Review Summary: Although the band loses some of the energy of their debut, Folklore and Superstition is nonetheless a solid sophomore effort from Black Stone Cherry.
Black Stone Cherry’s self-titled debut was an energetic southern hard rock album that displayed lots of potential. It displayed strong musicianship from each member, it was fun and catchy, and it brought a fresh sound, mixing the distortion of modern rock with Lynyrd Skynyrd sensibilities. Here on Folklore and Superstition
, the band hasn’t radically changed their sound, just refined it a bit. While it is overall a success, the band has lost a bit of the energy from the debut.
It’s when the band just decides to rock that they get the best results, and it’s the high-quality rockers that really keep the album alive, showing that the band is as musically tight as ever. The drumming is still top-notch, particularly noteworthy in the swift fills on The Bitter End
(this album’s Lonely Train
, for those who like the band’s heavier side). The guitarwork is still a delight to listen to, as the heavy, southern-drenched riffs still have plenty of groove and catchiness and the guitar solos are fun, technical, and diverse. This turns out to be one of the saving graces of the album, as even the weaker tracks are improved by an interesting solo section. Devil’s Queen
is the guitarists’ best work to date, featuring a Freebird-esque dueling solo that lasts well over a minute. The harder tracks are clearly where the band is most comfortable, and they’ve managed to make them more diverse here than on the self-titled, with highlights including the darker Long Sleeves
and the grunge influenced The Key
What keeps the album from reaching its full potential is the band’s attempt to develop their softer side. Folklore and Superstition boasts three power ballads (Things My Father Said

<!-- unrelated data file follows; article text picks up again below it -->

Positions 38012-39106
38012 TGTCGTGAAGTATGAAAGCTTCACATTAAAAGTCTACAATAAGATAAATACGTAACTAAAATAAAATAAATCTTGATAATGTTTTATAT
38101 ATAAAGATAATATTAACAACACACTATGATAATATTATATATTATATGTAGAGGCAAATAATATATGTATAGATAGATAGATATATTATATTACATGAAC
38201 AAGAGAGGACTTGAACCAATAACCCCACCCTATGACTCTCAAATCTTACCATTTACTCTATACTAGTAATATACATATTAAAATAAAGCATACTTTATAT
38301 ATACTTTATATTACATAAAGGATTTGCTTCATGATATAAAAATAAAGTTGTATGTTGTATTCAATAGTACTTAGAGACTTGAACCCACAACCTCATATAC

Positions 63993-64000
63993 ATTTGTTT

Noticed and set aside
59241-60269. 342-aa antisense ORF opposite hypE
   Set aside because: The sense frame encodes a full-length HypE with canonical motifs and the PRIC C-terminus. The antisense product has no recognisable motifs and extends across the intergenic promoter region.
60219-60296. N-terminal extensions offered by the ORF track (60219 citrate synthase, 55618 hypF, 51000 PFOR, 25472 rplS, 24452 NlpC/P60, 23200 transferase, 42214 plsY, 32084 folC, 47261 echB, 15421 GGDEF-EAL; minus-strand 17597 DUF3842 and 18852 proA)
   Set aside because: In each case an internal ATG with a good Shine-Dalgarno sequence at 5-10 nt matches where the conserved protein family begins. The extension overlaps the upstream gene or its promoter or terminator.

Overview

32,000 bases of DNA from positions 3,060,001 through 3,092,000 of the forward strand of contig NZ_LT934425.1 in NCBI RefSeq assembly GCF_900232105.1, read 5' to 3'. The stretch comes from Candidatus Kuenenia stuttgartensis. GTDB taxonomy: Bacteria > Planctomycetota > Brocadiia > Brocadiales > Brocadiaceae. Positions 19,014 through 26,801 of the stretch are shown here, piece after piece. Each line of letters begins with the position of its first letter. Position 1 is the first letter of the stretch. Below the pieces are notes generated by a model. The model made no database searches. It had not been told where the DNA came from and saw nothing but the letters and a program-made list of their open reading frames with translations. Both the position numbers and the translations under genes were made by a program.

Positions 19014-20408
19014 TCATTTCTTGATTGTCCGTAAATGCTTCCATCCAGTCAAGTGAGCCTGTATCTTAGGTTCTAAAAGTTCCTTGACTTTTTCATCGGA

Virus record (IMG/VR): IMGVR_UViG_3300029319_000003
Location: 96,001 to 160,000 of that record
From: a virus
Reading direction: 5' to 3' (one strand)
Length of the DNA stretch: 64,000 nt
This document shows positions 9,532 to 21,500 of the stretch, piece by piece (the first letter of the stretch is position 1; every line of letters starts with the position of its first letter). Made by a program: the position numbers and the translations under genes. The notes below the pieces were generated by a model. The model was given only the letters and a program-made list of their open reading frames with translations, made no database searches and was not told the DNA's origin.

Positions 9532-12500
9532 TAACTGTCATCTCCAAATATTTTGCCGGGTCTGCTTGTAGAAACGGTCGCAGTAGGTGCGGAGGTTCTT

, Peace Is Free
, and You
,) and they are unfortunately the low points of the album, which is a disappointment given how strong the lighter moments were on the debut. These ballads aren’t bad or unlistenable by any means, but they feel very standard, only made weaker by the excellence of the rockers surrounding them. Going softer really isn’t what the band should be doing, since it’s when they do that here that they become the least interesting, although it must be noted that they do quite well with the lighter mid-tempo cut Please Come In
, which succeeds thanks to Chris’ strong vocal performance. His rough yet soulful vocals are consistently a highlight of the album, as he proves again to be one of the best and most unique singers in modern rock.
While Folklore and Superstition has a few weak points (mainly the ballads), it is still a solid sophomore effort from Black Stone Cherry. While it takes a few steps forward as far as diversity, it lacks the overall consistency of the band’s self-titled. The best tracks are truly fantastic, but the biggest problem with the album is the disparity in quality between the stronger tracks and the weaker tracks. The softer side of the band isn’t nearly as interesting as their heavier, riff-driven side. That said, Folklore and Superstition
is still a fun southern rock album that is well worth your time.
The Bitter End